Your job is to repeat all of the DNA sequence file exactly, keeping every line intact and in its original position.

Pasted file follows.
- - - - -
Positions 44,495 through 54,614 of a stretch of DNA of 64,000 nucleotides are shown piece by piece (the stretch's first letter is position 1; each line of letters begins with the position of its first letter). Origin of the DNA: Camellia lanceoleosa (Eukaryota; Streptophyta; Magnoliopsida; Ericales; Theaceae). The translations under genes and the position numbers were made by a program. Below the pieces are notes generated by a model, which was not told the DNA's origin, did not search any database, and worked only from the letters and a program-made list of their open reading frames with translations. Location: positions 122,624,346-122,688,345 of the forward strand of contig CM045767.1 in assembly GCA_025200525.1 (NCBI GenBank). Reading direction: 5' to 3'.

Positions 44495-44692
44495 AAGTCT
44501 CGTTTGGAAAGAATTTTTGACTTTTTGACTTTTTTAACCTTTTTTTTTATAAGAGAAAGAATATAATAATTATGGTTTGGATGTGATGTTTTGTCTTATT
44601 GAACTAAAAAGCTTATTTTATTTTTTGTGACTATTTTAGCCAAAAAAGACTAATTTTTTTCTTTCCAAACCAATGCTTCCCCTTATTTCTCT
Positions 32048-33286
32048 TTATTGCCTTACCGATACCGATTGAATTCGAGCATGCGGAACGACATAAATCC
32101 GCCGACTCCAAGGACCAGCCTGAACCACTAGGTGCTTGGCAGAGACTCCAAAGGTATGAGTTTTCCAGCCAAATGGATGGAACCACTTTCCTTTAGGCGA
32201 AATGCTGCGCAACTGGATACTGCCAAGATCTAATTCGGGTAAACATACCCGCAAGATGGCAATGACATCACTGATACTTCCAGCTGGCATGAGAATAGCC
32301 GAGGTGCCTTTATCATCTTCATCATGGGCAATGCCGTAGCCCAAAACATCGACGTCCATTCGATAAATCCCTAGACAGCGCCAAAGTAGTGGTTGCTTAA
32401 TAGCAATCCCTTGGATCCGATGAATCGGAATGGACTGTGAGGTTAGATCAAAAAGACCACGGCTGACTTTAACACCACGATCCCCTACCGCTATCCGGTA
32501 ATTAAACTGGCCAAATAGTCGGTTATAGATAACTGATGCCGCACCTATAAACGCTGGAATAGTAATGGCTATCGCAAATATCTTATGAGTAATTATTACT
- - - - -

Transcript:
Positions 44,495 through 54,614 of a stretch of DNA of 64,000 nucleotides are shown piece by piece (the stretch's first letter is position 1; each line of letters begins with the position of its first letter). Origin of the DNA: Camellia lanceoleosa (Eukaryota; Streptophyta; Magnoliopsida; Ericales; Theaceae). The translations under genes and the position numbers were made by a program. Below the pieces are notes generated by a model, which was not told the DNA's origin, did not search any database, and worked only from the letters and a program-made list of their open reading frames with translations. Location: positions 122,624,346-122,688,345 of the forward strand of contig CM045767.1 in assembly GCA_025200525.1 (NCBI GenBank). Reading direction: 5' to 3'.

Positions 44495-44692
44495 AAGTCT
44501 CGTTTGGAAAGAATTTTTGACTTTTTGACTTTTTTAACCTTTTTTTTTATAAGAGAAAGAATATAATAATTATGGTTTGGATGTGATGTTTTGTCTTATT
44601 GAACTAAAAAGCTTATTTTATTTTTTGTGACTATTTTAGCCAAAAAAGACTAATTTTTTTCTTTCCAAACCAATGCTTCCCCTTATTTCTCT
Positions 32048-33286
32048 TTATTGCCTTACCGATACCGATTGAATTCGAGCATGCGGAACGACATAAATCC
32101 GCCGACTCCAAGGACCAGCCTGAACCACTAGGTGCTTGGCAGAGACTCCAAAGGTATGAGTTTTCCAGCCAAATGGATGGAACCACTTTCCTTTAGGCGA
32201 AATGCTGCGCAACTGGATACTGCCAAGATCTAATTCGGGTAAACATACCCGCAAGATGGCAATGACATCACTGATACTTCCAGCTGGCATGAGAATAGCC
32301 GAGGTGCCTTTATCATCTTCATCATGGGCAATGCCGTAGCCCAAAACATCGACGTCCATTCGATAAATCCCTAGACAGCGCCAAAGTAGTGGTTGCTTAA
32401 TAGCAATCCCTTGGATCCGATGAATCGGAATGGACTGTGAGGTTAGATCAAAAAGACCACGGCTGACTTTAACACCACGATCCCCTACCGCTATCCGGTA
32501 ATTAAACTGGCCAAATAGTCGGTTATAGATAACTGATGCCGCACCTATAAACGCTGGAATAGTAATGGCTATCGCAAATATCTTATGAGTAATTATTACT